Innovating Virtual Reality TV, the Next Media Game Changer

Vostok VR is leading the way in storytelling by incorporating virtual reality in mainstream media.

In collaboration with Mediacorp, the award winning 360 degree film company created  a series of mobile accessible experiences that completely immerse the viewer in the midst of the popular TV crime drama, Missing.

Vostok VR founder Vitaliy Nechaev and team utilized innovative techniques to virtually place the audience alongside actors Pierre Png and Rebecca Lim as they solved mysteries across Thailand and Singapore.

The company is one of the few studios in Asia with the ability to create any type of VR moving shot. Twenty-two people were involved in the over 40 hours of filming for Missing VR, making it the largest VR production in South-East Asia.

At times, the crew used up to six different devices. For example, the combination of a rover, a wirecam and a dolly simulated an enhanced production value camera fly-through effect. Meanwhile, all action scenes were monitored with in-house developed live 360 streaming technology to enable the director and production team to monitor the full panorama in the media village.

Nechaev and crew navigated multiple challenges to authentically represent the plot and feel of the series. Multiple low-light scenes would not have been possible without Vostok VR’s high image quality FIDEL I cinematic camera. Extra attention was paid to location as some scenes were set over 20 years ago in the ever changing cityscape of Singapore. Binaural recording with special microphones created a natural feel and ambient environment.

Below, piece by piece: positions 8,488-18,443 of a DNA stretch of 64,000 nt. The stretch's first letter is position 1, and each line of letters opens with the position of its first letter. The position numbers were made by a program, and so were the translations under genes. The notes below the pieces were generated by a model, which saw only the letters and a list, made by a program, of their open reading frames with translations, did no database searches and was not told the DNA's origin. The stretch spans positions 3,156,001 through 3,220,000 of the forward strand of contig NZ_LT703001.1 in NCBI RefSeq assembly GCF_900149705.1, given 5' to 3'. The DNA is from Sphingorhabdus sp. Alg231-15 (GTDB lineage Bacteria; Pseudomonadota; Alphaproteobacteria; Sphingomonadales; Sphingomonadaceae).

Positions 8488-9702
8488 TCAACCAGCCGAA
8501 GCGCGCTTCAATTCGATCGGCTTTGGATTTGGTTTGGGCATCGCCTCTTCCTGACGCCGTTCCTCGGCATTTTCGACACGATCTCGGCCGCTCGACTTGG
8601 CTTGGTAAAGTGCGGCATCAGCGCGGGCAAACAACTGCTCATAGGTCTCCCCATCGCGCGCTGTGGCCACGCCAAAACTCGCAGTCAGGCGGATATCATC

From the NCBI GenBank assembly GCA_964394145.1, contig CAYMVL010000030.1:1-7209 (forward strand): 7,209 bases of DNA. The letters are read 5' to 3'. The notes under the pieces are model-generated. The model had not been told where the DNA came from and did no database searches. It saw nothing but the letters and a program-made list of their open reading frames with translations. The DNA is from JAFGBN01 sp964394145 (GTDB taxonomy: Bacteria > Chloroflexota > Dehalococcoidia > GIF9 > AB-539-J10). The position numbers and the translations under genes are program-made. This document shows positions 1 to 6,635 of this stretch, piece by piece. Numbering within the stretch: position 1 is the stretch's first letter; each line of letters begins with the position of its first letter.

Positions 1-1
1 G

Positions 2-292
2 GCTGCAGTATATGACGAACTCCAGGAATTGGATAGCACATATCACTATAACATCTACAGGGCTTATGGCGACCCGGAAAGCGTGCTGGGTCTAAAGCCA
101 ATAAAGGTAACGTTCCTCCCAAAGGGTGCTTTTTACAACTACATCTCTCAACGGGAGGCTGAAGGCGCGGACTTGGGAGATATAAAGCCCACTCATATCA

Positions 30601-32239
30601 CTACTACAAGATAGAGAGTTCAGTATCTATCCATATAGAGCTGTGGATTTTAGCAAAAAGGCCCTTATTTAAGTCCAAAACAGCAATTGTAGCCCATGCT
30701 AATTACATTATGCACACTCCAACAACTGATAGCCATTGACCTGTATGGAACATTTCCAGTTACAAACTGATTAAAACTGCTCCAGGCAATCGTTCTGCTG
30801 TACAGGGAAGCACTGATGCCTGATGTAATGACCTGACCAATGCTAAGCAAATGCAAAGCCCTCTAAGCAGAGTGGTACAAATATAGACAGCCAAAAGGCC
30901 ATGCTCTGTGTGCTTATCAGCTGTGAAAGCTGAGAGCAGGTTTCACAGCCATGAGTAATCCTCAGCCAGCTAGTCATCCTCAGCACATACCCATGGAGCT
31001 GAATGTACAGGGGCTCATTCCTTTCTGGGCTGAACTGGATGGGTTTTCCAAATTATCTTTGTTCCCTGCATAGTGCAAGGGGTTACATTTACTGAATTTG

Approximately 400 hours of post-production work shaped the more than 1 TB of recorded data into a series of 8 VR dramas that compliment the traditional 15 television episodes.

 “I believe that Missing VR is a stepping stone for Mediacorp to try new formats and to build proof-of-concepts that can be shared with other channels,” said Nechaev. The technology is currently being used by Vostok VR in other branded projects across Asia as the company prepares to collaborate with the Discovery Channel on educational content and Spanish avant-garde artist and cyborg activist Moon Ribas, as she explores humanity’s relationship with seismic activity.

Missing VR is available on the white-labeled Chameleon VR application currently accessed by tens of thousands of customers across South-East Asia. The content is aired alongside other company productions like Happyland360, a unique documentary featuring a Manila slum, and the short film Abandon, set in Bangkok.

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